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This paper is about Cognitivism, and I had better say at the beginning what motivates it. If you read books about the brain (say Shepherd (1983) or Kuffler and Nicholls (1976)) you get a certain picture of what is going on in the brain. If you then turn to books about computation (say Boolos and Jeffrey, 1989) you get a picture of the logical structure of the theory of computation. If you then turn to books about cognitive science, (say Pylyshyn, 1985) they tell you that what the brain books describe is really the same as what the computability books were describing. Philosophically speaking, this does not smell right to me and I have learned, at least at the beginning of an investigation, to follow my sense of smell. II. The Primal Story I want to begin the discussion by trying to state as strongly as I can why cognitivism has seemed intuitively appealing. There is a story about the relation of human intelligence to computation that goes back at least to Turing's classic paper (1950), and I believe it is the foundation of the Cognitivist view. I will call it the Primal Story: We begin with two results in mathematical logic, the Church-Turing thesis (or equivalently, the Churchs's thesis) and Turing's theorem. For our purposes, the ChurchTuring thesis states that for any algorithm there is some Turing machine that can implement that algorithm. Turing's thesis says that there is a Universal Turing Machine which can simulate any Turing Machine. Now if we put these two together we have the result that a Universal Turing Machine can implement any algorithm whatever. But now, what made this result so exciting? What made it send shivers up and down the spines of a whole generation of young workers in artificial intelligence is the following thought: Suppose the brain is a Un...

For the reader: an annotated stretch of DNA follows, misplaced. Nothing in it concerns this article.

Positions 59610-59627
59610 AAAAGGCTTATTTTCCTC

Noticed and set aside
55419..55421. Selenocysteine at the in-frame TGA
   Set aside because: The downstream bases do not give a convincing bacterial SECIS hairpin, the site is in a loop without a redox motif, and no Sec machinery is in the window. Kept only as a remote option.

Article
We investigate a new research area: we are interested in the ultimate thermodynamic cost of computing from x to y. Other than its fundamental importance, such research has potential implications in miniaturization of VLSI chips and applications in pattern recognition. It turns out that the theory of thermodynamic cost of computation can be axiomatically developed. Our fundamental theorem connects physics to mathematics, providing the key that makes such a theory possible. It establishes optimal upper and lower bounds on the ultimate thermodynamic cost of computation. By computing longer and longer, the amount of dissipated energy gets closer to these limits. In fact, one can trade time for energy: there is a provable timeenergy trade-off hierarchy. The fundamental theorem also induces a thermodynamic distance metric. The topological properties of this metric show that neighborhoods are sparse, and get even sparser if they are centered on random elements. The proofs use Symmetry of Inf...